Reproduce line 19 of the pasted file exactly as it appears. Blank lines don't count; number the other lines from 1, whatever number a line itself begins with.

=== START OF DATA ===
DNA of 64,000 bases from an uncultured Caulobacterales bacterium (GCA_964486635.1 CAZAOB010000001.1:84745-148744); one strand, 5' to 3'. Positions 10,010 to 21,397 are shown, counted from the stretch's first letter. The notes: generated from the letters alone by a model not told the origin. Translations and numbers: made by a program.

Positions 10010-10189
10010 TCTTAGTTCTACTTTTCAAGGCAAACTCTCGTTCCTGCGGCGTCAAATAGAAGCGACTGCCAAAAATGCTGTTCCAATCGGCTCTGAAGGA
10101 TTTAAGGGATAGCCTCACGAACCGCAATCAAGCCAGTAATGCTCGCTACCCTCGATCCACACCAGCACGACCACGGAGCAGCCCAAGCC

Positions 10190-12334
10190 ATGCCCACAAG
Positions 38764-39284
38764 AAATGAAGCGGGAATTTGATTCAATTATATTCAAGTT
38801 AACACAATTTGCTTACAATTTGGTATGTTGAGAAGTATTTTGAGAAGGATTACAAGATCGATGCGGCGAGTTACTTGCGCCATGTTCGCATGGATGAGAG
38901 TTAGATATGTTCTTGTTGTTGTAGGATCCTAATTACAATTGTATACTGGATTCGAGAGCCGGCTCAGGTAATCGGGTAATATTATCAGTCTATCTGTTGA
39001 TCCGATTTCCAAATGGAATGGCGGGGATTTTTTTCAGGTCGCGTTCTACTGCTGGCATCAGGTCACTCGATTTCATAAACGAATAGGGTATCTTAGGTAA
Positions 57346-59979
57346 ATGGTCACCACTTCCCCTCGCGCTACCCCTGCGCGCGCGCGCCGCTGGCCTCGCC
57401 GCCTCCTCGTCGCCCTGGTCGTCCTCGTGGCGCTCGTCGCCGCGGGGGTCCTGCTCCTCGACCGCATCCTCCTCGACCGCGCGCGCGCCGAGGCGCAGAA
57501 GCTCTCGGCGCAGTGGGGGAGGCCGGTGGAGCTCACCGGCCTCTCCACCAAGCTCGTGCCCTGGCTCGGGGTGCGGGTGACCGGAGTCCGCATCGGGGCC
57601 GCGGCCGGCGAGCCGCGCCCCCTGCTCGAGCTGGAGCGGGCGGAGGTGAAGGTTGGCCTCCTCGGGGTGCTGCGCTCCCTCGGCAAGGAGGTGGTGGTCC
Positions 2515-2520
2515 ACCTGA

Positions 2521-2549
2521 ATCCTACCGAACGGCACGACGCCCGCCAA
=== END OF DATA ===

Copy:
Positions 2521-2549